(b Louisville, KY, May 25, 1924). American alto saxophonist and bandleader. He began clarinet lessons when he was ten and later took up alto saxophone. After joining the US Army at 18 years of age, Allen performed in military bands and, while stationed in Paris, formed a trio with Art Simmons and Don Byas. Allen remained in Europe following his discharge, touring with James Moody and studying clarinet at the Paris Conservatory with Ulysse Delécluse. He returned to the United States in 1951 and led dance bands and worked as a composer in Chicago. After hearing a demo recording of Sun Ra’s Arkestra in a record store, Allen sought out the bandleader during a rehearsal and began an apprenticeship. He subsequently rehearsed with the Arkestra for more than a year before joining officially in 1958. His association with the ensemble has lasted more than 50 years.

Allen worked closely with Sun Ra for much of his professional career, composing for the bandleader and performing both in concert and on more than 200 albums; he even shared a house with him. Alongside John Gilmore Allen anchored the reed section, adding flute, clarinet, oboe, and in later years wind synthesizer. He invented the morrow, a woodwind instrument combining a saxophone mouthpiece with an open-holed wooden body, and learned to play and build the kora, a West African multi-string instrument. Allen rarely worked outside the Arkestra, although he made a notable recording with Paul Bley (...

Article

Terence J. O’Grady

revised by Bryan Proksch

(b Los Angeles, CA, March 31, 1935). American trumpeter, composer, bandleader, and record company executive. He studied trumpet as a child and left college to play in the army for a two-year period. After three years of producing records on his own, he launched A&M Records with Jerry Moss in 1962. A&M’s first issue was also Alpert’s first recording as a trumpeter and bandleader, The Lonely Bull (A&M, 1962). The title track included sounds from the bullring in Tijuana, Mexico, so Alpert dubbed his band the Tijuana Brass. His music exploited a distinctive combination of Mexican mariachi-style brass with jazz rhythms, which was dubbed Ameriachi. A string of hits including “Mexican Shuffle” (A&M, 1964) and “Tijuana Taxi” (A&M, 1965) followed. In 1966 Alpert had five recordings simultaneously listed on the Billboard Top 20. His cover of “This guy’s in love with you” reached no.1 in ...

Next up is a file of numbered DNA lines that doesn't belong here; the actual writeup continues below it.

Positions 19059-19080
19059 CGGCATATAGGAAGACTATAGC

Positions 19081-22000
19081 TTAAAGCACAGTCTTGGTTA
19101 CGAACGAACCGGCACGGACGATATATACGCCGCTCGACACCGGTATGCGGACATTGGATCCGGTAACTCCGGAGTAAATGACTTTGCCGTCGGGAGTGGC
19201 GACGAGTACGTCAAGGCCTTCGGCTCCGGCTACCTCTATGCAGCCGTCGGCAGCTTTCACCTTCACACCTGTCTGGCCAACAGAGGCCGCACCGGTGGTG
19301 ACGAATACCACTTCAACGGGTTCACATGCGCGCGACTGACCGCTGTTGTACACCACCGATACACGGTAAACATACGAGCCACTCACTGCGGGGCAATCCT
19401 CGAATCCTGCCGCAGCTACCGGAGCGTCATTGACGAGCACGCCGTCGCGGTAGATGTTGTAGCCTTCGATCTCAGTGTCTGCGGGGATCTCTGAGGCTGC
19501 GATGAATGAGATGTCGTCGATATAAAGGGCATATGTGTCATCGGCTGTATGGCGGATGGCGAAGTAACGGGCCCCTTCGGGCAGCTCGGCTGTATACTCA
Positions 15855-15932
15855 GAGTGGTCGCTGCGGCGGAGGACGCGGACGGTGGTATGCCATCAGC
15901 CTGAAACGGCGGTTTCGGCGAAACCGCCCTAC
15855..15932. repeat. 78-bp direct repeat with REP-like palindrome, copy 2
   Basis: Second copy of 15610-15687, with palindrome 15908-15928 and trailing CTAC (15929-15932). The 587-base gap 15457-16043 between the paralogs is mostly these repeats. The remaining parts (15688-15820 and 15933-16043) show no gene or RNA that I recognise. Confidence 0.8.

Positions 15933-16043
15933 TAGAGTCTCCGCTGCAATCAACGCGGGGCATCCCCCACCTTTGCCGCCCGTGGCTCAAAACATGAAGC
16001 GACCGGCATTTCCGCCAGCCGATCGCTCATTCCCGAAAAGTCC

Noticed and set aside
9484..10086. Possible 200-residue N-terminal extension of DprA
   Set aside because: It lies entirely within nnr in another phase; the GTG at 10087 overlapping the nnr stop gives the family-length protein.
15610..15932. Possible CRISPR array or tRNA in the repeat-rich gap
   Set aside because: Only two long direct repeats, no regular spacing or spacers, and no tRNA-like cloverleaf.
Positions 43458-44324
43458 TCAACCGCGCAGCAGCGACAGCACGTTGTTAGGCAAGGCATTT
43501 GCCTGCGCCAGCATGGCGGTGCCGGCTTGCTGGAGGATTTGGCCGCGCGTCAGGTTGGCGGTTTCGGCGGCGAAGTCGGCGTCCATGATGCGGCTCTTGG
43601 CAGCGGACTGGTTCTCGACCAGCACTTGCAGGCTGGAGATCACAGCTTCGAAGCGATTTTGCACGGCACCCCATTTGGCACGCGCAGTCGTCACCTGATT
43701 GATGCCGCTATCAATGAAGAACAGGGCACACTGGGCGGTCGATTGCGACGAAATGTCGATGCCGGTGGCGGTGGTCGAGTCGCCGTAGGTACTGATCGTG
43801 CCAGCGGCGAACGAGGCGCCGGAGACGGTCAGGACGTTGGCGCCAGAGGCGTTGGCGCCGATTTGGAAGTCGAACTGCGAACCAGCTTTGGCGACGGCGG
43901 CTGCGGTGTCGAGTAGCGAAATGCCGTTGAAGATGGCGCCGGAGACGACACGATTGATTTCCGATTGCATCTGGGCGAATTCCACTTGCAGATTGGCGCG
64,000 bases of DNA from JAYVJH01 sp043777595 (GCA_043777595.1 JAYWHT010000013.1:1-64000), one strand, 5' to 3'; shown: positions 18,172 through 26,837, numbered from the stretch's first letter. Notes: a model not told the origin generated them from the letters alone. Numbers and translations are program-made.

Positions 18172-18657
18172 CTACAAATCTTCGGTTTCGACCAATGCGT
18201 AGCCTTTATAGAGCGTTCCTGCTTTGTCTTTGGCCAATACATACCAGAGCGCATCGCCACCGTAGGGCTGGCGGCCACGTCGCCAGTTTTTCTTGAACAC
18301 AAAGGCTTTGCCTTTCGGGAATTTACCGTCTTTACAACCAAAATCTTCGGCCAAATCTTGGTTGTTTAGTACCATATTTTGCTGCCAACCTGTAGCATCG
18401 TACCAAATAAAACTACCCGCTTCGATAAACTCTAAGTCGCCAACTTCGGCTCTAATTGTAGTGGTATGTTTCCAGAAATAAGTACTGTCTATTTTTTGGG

Article

Kenny Mathieson

[Eugene; Jug]

(b Chicago, IL, April 14, 1925; d Chicago, Aug 6, 1974). American jazz tenor saxophonist and bandleader, son of Albert (C.) Ammons. He studied music under Captain Walter Dyett at Du Sable High School and was influenced by Lester Young and Coleman Hawkins. After touring with the trumpeter King Kolax in 1943, he was a member of Billy Eckstine’s seminal big band from 1944 to 1947—Eckstine is said to have given him the nickname Jug, referring to his hat size—and was also a member of Woody Herman’s Second Herd in 1949. Ammons began leading his own small groups in 1947 and had a hit with “Red Top” (named after his wife) that year. In the early 1950s he co-led a popular two-tenor band with Sonny Stitt and in the early 1960s he took part in successful collaborations in a soul-jazz idiom with several organists, including Jack McDuff and Johnny Smith. He served prison sentences for drug offences (...

Article

Rainer E. Lotz

(b São Paulo, 1892; d Rio de Janeiro, 1979). Brazilian bandleader, violinist, and saxophonist. He studied music in Rio de Janeiro (1917–19) and directed his own dance orchestra, gradually changing its repertory from Latin American music to jazz. He recorded prolifically on the Odeon label (1919–24) and although he did not perform as a soloist he became one of the pioneers of jazz in Brazil. While touring Europe (1924–34) he played for a time with the dancer and bandleader Grégor Kélékian. He made several recordings for Grammophon in Berlin (including Everything is hotsy totsy now, 20338, and Big Bad Bill, 20340, both 1926), some of which show to advantage the hot trumpet playing of Mickey Diamond and the blue blowing on kazoo of Sydney Sterling. (R. E. Lotz: “Eduardo Andreozzi: the Jazz Pioneer from Brazil,” Sv, no.122 (1985–6), 62 [incl. discography])...